26 July 2012
The image above is based on data from the Indian Oceansat-2 satellite and shows that on 12 July 2012 virtually all of the Greenland ice sheet surface was melting. The highest point on the ice sheet, Summit at 3,200 meters saw temperatures at 36 degrees! The melt areas can be detected by the albedo of the ice sheet and this can be confirmed by a network of automated surface stations that send data via satellites.
Having spent two weeks at the NEEM ice core site in 2010 I can tell you that it is a usually very cold place. It did reach -3C the day of my departure and the ski equipped LC130 took 4 tries to get enough speed to take off on the soft snow. I imagine that it would be nearly impossible for any flights to and from Greenland during that week but I hear that temperatures have now dropped back to 21st century summer levels.
Now, imagine you are an expert on Greenland ice, and you write a paper that predicts this very thing might happen within the next decade. Imagine further that the paper has been accepted, and while waiting for it to be published for the rest of the scientific community to read, that the very thing you predicted..HAPPENS!
Meet Dr. Jason Box of the Byrd Polar Research Center at The Ohio State Univ. He co-authored a paper with other well-known experts like Konrad Steffen and the abstract says this:
“Abnormally strong anticyclonic circulation, associated with a persistent summer North Atlantic Oscillation extreme since 2007 enabled three amplifying mechanisms to maximize the albedo feedback: (1) increased warm (south) air advection along the western ice sheet increased surface sensible heating that in turn enhanced snow grain metamorphic rates, further reducing albedo; (2) increased surface downward shortwave flux, leading to more surface heating and further albedo reduction; and (3) reduced snowfall rates sustained low albedo, maximizing surface solar heating, progressively lowering albedo over multiple years. The summer net infrared and solar radiation for the high elevation accumulation area approached positive values during this period. Thus, it is reasonable to expect 100% melt area over the ice sheet within another similar decade of warming.” (My highlighting)
The cite is: Box, J. E., Fettweis, X., Stroeve, J. C., Tedesco, M., Hall, D. K., and Steffen, K.: Greenland ice sheet albedo feedback: thermodynamics and atmospheric drivers, The Cryosphere Discuss., 6, 593-634, doi:10.5194/tcd-6-593-2012, 2012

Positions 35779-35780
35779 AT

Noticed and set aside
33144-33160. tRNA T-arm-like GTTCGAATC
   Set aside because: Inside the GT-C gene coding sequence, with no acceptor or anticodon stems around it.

NASA says it was Son Nghiem of the JPL who spotted the sudden melt in the Indian satellite data. He almost couldn’t believe is eyes I hear. At the same time, as all of this is underway, the Arctic Ocean ice is once again flirting with the all time record low. The NSIDC today released an update on the summer melt and if there is not a new record this year, it will certainly rank as one of the biggest melts on record in the Arctic.
The news media and the public want to ascribe one reason for this melt. It is far from being that simple. Can this event be blames on solely on climate change? No, of course not. The ice core record shows this has happened before. It seems to happen about once every 150 years or so, but don’t use that to claim it is not related to climate change. The fact that it’s happened before does not negate the fact that the Arctic has warmed signficantly over the past 100 years. The loss of sea ice is also almost certainly changing weather patterns that will lead to increasingly warm weather on the icecap.
Here is what the paper about to be published says about it:
In the 12 years beginning in 2000, the reduced albedo combined with a significant increase in downward solar irradiance yielded an accumulation area net radiation increase from -0.9 to -0.2Wm^2. Another similar decade may be sufficient to shift the average summer accumulation area radiation budget from negative to positive, resulting in an abrupt ice sheet melt area increase. The ice sheet mass budget deficit is therefore expected to become more sensitive to increasing temperatures via the ice albedo feedback, especially in negative summer NAO index conditions [which did persist in 2012]. Future work should therefore be concerned with understanding potential tipping points in ice sheet melt regime as the average radiation budget shifts from negative (cooling) to positive (heating), as it seems the threshold of this has just been reached. It will take some time, perhaps years for the cold content of the firn to be sufficiently eroded to allow continuous summer melting and an ice sheet surface characterized by 100% melt extent. Further warming would only hasten the amplification of melting that the albedo feedback permits.
I’m beginning to think that the summer of 2012 will be looked back on as the year the public finally understood just what the world’s scientists have been telling them for the past 15-20 years. Our climate is changing, and this is just the beginning unless we get a handle on our carbon emissions. Yes, there are a lot of unknowns, but the basics are well understood, despite the shrill voices of the dwindling minority whose political beliefs make it impossible to except the statements of every major scientific body on the planet.
Note: There are some other very good blog posts on the big Greenland melt. Links below:
MELTFACTOR.ORG (Jason Box’s site where the above paper and quotes are from)